Urgent Updates: Transmission, Hospital Capacity, Vaccine, Variants, Testing, Cloth Face Covering, & MIS-C Information – Week of February 8th

Updated as of: 02-08-2021
Current Transmission Status: High


New reported cases per day within Arizona have decreased 34% compared to two weeks ago, but transmission is still very high across the state! Currently, per every 100,000 Arizonans, 10,475 have been infected with the virus. In the past week, there has been an average of 150 COVID-19 deaths per day. For regularly updated case counts and additional COVID-19 information by county, visit the Arizona Department of Health’s data dashboard summary page.

  • Please continue to stay home and take the necessary precautions (e.g., practicing hand hygiene, physical distancing, and wearing cloth face coverings) to prevent COVID-19. 
  • Remember that while interacting with others outdoors does reduce your likelihood of a COVID-19 infection compared to being indoors, it is still necessary to wear a cloth face covering and maintain physical distancing from anyone who is outside of your household.

Current Hospital Capacity: High Concern

Hospital capacity remains a major concern for Arizona. During the past week, there were an average of 4,421 COVID-19 patients in Arizona hospitals. Currently only 12% of ICU beds, 10% of in-patient beds, and 50% of emergency department hospital beds across the state are available for any incoming admissionsHealthcare workers are incredibly overwhelmed and have less time, resources, and staff to devote to usual care including elective medical and surgical procedures. 

  • It is important to note that hospital capacity percentages only account for available beds and do not account for available staff members or resources, which are dwindling. 

However, it is still important to remember that if you or someone else is experiencing a medical emergency, you should seek emergency medical care immediately.

Visit this link and click on “Hospital Bed Usage & Availability” for updated information regarding hospital capacity in Arizona.

Vaccine Information:

Over 580,000 first doses of the vaccines have been administered across Arizona! Most counties are in the 1B priority phase. Each phase of the vaccine distribution plan and the phases that Arizona counties are in are outlined below:

Phase 1
County Phase

Phase 1A:
Healthcare Workers & Healthcare Support Occupations, Emergency Medical Services Workers, Long-term Care Facility Staff & Residents
Phase 1B Priority:Education & Childcare Workers, Protective Services Occupations, Adults 75 and older, Remaining 1ACochise, Coconino, Gila, Graham, Greenlee, Maricopa, Mohave, Yavapai, Yuma, Pima, Pinal
Phase 1B:Education & Childcare Workers, Protective Services Occupations, Adults 75 and older, Essential Services/ Critical Industry Workers, Adults with High-Risk Conditions in Congregate Settings, Remaining 1AApache, La Paz, Navajo, Santa Cruz
Phase 1C:Adults 65 and Older, Adults of Any Age with High-Risk Medical Conditions, Adults Living in Congregate Settings, Remaining 1A & 1B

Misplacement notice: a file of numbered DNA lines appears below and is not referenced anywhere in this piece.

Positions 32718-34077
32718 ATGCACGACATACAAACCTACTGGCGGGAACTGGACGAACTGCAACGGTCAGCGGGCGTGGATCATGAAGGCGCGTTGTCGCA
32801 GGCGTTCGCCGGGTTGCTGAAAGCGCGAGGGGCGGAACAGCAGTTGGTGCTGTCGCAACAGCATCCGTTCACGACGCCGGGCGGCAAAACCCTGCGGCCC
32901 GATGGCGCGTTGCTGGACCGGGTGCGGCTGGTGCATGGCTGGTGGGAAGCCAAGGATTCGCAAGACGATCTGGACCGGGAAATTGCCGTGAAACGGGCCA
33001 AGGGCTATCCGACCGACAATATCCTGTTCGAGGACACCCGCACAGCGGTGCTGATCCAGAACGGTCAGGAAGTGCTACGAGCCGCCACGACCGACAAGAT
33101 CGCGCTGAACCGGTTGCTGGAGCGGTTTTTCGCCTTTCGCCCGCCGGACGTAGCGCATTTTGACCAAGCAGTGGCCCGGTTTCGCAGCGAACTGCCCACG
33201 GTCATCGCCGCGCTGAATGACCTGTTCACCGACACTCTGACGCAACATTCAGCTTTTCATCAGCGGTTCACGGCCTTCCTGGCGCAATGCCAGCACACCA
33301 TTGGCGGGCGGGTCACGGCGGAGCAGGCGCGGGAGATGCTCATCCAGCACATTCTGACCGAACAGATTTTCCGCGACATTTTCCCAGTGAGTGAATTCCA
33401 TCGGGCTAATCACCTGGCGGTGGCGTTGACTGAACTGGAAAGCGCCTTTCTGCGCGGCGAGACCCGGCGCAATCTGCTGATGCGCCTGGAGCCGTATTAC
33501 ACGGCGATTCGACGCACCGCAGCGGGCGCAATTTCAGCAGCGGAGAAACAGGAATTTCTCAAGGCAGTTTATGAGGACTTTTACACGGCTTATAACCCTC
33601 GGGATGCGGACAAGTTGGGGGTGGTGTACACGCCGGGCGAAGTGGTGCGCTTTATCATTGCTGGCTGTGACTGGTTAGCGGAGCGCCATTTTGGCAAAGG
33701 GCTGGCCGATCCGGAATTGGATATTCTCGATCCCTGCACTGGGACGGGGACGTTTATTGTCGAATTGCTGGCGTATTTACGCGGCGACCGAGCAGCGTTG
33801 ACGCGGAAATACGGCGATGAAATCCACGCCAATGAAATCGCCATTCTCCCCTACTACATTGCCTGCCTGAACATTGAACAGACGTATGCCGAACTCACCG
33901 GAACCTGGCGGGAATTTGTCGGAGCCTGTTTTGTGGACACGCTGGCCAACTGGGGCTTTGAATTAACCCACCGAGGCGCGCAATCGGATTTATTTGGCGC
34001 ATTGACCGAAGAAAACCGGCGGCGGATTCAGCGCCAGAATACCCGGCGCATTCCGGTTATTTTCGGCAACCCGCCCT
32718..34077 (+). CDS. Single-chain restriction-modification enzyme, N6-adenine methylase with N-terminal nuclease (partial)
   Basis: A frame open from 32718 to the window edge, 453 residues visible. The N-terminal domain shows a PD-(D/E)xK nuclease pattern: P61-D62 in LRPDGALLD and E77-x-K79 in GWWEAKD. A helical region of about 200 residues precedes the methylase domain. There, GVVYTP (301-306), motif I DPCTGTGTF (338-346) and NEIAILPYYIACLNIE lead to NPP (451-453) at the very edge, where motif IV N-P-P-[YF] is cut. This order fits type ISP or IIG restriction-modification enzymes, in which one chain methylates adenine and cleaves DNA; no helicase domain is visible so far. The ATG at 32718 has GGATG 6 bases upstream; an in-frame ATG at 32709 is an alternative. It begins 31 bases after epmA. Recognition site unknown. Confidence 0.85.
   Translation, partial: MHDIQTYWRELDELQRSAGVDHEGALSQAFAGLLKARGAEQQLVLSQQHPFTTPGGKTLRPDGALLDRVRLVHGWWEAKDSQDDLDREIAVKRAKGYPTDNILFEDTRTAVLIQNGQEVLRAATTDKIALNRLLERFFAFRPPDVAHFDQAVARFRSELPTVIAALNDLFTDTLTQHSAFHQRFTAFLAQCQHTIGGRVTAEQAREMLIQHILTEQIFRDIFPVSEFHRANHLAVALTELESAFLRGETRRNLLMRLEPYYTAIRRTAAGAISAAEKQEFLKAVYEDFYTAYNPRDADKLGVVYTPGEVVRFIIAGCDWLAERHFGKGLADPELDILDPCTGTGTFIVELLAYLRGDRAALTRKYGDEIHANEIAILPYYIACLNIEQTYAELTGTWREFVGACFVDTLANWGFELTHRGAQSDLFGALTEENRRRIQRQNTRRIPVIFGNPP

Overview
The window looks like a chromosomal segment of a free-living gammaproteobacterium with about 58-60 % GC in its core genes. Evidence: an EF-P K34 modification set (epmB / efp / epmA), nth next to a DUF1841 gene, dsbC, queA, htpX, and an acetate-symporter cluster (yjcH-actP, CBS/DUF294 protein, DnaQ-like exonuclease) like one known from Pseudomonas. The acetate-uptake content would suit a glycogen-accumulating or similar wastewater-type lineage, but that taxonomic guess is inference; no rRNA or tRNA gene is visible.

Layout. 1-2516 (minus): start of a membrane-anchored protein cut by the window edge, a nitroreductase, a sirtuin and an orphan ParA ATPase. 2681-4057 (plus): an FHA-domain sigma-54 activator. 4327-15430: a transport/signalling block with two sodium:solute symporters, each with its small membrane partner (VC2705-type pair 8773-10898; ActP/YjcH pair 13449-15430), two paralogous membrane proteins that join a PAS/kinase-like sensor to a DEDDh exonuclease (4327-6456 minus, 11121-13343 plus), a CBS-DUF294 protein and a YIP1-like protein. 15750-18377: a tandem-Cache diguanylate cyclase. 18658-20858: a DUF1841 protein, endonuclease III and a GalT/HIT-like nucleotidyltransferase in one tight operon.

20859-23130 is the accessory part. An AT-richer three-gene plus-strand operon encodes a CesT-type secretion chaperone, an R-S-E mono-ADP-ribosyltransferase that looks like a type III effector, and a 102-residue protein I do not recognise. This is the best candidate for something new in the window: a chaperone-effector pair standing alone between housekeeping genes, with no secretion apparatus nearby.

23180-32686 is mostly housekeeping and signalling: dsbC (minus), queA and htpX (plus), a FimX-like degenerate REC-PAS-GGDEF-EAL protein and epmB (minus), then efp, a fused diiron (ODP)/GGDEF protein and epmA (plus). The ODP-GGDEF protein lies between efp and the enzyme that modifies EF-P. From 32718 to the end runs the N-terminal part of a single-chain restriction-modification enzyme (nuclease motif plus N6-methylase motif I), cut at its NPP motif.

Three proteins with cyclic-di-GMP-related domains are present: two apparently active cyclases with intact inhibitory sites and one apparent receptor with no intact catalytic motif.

Phase 2

Additional High-Risk/ Critical Populations, General Public, Remaining Phase 1 Populations

Phase 3
General Public, Remaining Phase 1 or 2 Populations

Non-residents (e.g., students and other people who reside in Arizona part-time) are eligible to receive the vaccine in Arizona. All Arizona residents can register to be vaccinated in their own county or in Phoenix. 

You may also sign up for an Arizona Vaccine Program secure portal account to schedule your vaccination appointment when it is your time to do so. Use Mozilla Firefox or Google Chrome as your browser for best usability.


  • Brazil Variant (P.1): The first case of Brazil’s more contagious variant (P.1.) was reported in Minnesota. The case did have recent travel to Brazil.
  • UK Variant (B.1.1.7): This variant was confirmed in Arizona in travelers returning from abroad.  Evidence is suggesting that in addition to being more contagious than the original virus, the UK variant (B.1.1.7) may cause more serious disease. More research is needed on this variant.


Accessing testing may still be very difficult. Many testing sites require an appointment or prior registration to get tested. Use this link to find a testing site near you. 

Cloth Face Coverings:

Cloth face coverings with multiple layers create a barrier for 50-70% of fine respiratory particles that are produced through breathing, talking, coughing, etc. With the news of more contagious COVID-19 variants, it is very important to have a cloth face covering that fits snug around your nose and mouth – with no gaps. Having a well-fitting cloth face covering protects those around you and by physical distancing from others, you help protect yourself. KN95 masks can be used to add a layer of protection for yourself and are available fairly widely – but be careful of knockoffs, you can find FDA approved KN95 here. N95 respirators should still be reserved for healthcare workers and must be fit-tested prior to use.  

Multisystem Inflammatory Syndrome in Children (MIS-C):

MIS-C is a rare condition that has been linked to COVID-19 in children. Much is still unknown about MIS-C, but it can be life threatening. Since the pandemic began, there have been over 1,600 cases in the U.S. and 26 reported deaths.

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